Posted 20 hours ago

It's Ok That You're Not Ok: Meeting Grief and Loss in a Culture That Doesn't Understand

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From media-portrayal, to work-place regulations around allowed leave-of-absence after the passing of a loved one, to the way we inadvertently phrase our condolences and consolidations.

That unacknowledged pain results in burnout, disconnection, and a distinct lack of empathy for others who hold seemingly opposing views. Megan Devine introduces the topic by telling readers that she had been a therapist/grief counselor, giving her clients the standard advice about "getting past" grief, "moving on," "finding closure," etc. New episodes each and every Monday, from the author of the best-selling book, It’s OK That You’re Not OK, and iHeartMedia. At one point, the book asserts that our mind and heart will eventually adapt because they are built that way, whether we like it or not.

Unfortunately, the author cannot help, despite her many protestations of the contrary, nudging her readers towards a “happily ever after” ending, although she tries to wriggle out of this inconsistency by trying to 'redefine' what it means to be happy.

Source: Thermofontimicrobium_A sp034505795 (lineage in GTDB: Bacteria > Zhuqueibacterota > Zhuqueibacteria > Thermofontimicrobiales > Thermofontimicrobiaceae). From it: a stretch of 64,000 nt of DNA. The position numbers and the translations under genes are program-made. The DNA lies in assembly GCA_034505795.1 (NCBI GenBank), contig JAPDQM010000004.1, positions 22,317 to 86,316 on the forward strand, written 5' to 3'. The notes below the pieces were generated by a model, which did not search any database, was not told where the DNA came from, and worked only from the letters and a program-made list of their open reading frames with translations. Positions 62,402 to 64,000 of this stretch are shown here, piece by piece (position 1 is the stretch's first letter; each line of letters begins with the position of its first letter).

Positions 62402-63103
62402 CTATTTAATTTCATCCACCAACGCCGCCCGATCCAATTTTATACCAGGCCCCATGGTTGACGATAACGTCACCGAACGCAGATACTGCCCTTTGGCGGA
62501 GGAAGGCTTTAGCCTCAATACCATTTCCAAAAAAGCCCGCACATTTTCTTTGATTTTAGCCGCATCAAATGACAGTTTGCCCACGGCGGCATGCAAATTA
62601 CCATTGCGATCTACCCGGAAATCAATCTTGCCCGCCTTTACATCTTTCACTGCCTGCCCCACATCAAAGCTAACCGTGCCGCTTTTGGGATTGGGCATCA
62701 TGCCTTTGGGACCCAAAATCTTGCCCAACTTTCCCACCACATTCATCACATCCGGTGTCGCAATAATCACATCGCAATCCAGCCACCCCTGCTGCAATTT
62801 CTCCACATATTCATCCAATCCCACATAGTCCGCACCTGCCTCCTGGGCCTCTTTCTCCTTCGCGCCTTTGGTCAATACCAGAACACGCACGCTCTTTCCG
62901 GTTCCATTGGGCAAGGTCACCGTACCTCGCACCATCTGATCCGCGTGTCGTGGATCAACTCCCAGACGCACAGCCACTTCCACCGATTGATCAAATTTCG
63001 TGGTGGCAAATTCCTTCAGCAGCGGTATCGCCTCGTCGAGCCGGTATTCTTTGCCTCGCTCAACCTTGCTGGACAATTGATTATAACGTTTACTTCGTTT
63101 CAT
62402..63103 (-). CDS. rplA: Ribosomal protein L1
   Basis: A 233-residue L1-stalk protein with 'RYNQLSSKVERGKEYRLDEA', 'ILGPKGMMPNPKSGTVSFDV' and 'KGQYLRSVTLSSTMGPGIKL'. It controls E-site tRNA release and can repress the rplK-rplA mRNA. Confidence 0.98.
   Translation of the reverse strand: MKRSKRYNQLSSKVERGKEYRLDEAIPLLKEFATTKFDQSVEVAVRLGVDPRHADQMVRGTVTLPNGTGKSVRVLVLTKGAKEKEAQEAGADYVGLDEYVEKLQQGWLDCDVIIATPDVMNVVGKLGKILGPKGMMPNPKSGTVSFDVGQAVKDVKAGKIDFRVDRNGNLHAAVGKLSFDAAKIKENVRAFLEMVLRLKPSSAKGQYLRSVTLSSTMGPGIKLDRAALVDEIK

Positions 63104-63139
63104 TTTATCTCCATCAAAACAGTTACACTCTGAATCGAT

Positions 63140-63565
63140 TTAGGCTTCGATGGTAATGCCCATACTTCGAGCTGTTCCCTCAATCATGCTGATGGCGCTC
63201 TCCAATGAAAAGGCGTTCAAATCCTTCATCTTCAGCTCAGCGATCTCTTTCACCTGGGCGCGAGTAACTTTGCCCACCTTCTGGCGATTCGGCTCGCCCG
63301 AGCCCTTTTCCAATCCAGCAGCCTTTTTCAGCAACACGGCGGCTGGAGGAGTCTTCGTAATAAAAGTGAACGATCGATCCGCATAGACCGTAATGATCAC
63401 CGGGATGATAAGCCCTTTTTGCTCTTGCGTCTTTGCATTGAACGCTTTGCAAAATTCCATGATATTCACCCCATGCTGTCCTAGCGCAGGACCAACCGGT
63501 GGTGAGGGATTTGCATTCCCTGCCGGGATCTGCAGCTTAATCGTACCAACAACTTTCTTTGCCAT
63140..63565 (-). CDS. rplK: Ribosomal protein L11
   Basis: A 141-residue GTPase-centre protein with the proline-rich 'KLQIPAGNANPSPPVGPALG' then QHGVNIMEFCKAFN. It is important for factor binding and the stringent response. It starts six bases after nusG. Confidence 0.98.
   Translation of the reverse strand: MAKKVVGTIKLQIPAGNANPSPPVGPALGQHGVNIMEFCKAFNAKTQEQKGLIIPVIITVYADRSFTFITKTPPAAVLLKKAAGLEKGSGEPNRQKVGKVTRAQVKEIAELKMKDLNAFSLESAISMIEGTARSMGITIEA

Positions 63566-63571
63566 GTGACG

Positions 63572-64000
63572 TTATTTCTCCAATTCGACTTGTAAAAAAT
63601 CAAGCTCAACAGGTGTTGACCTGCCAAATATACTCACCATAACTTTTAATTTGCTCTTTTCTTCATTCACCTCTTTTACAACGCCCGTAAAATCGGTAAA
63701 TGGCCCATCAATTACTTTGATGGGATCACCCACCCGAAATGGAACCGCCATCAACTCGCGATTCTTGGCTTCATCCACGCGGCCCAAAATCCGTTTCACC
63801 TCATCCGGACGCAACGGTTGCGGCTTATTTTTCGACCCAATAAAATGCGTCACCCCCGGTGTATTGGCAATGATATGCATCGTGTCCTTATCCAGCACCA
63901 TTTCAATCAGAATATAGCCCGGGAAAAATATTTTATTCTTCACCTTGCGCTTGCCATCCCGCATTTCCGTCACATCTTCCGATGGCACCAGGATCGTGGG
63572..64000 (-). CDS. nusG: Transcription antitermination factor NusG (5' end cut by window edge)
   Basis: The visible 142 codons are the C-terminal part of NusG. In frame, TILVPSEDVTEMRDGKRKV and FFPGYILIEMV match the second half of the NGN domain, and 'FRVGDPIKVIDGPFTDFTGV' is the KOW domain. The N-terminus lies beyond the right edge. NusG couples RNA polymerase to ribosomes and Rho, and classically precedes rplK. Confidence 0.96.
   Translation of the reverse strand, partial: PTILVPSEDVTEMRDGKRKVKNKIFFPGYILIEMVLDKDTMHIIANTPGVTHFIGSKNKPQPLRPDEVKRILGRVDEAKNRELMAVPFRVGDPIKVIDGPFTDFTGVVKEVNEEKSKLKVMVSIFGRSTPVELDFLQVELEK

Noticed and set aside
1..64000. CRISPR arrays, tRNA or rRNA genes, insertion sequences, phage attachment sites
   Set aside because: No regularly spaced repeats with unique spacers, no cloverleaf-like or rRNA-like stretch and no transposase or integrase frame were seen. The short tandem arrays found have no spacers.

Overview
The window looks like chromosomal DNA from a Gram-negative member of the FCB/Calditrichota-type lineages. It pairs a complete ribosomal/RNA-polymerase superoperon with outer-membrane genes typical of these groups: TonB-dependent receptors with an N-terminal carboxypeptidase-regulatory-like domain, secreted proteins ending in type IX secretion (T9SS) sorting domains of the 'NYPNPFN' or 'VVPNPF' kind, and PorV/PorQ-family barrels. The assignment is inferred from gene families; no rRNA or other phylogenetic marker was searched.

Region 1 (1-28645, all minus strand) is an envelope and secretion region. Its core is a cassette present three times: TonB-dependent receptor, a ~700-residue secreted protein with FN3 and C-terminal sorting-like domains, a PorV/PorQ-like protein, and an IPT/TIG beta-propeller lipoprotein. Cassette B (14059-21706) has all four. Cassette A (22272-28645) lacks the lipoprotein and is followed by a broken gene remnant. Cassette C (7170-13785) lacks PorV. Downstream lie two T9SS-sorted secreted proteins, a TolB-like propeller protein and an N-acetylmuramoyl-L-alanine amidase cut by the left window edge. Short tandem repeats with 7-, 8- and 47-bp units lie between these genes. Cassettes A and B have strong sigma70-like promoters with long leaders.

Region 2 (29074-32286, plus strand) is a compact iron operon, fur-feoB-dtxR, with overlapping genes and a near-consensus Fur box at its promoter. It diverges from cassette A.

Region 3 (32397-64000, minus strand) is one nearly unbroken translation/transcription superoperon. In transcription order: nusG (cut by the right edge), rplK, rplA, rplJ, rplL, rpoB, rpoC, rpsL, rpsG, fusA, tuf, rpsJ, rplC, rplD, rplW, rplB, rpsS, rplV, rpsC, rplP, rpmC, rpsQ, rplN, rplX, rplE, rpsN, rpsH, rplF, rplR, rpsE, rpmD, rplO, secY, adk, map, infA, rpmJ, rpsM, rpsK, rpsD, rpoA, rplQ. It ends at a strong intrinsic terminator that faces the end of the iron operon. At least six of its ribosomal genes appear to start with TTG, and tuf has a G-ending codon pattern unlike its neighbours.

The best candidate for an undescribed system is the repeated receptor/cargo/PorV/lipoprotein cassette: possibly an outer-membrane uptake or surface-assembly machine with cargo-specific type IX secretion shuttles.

In my worst days, they made me feel like I was broken, alone or “failing at working through my grief”. a) not OK to OK, but you can stop anytime between the two extremes of ‘eternally broken” and ‘happily ever after,” where you feel most comfortable. I loved how he book was set out in a way you can read all at once or dip in and out when there is a particular subject your struggling with.The author is straight talking and describes some of the feeling I had around my father’s death perfectly. Through her many articles and speaking engagements, she has emerged as a bold new voice in the world of grief therapy. This book is essential for those who are experiencing deep grief and the way we help and support others who have endured loss. For example, I’m aware that Native culture integrates grief into their daily existence in much more healthful, unrepressed ways. Be willing to stand beside the gaping hole that has opened in your friend's life, without flinching or turning away.

Our culture sees grief as a kind of malady: a terrifying, messy emotion that needs to be cleaned up and put behind us as soon as possible”.She helms a consulting practice in Los Angeles and serves as an organizational consultant for the healthcare and human resources industries. As a cancer survivor, Mark devotes his writing and teaching to the journey of inner transformation and the life of relationship. Get the best-selling book on grief in over a decade, It’s Ok that You’re Not OK, wherever you get books.

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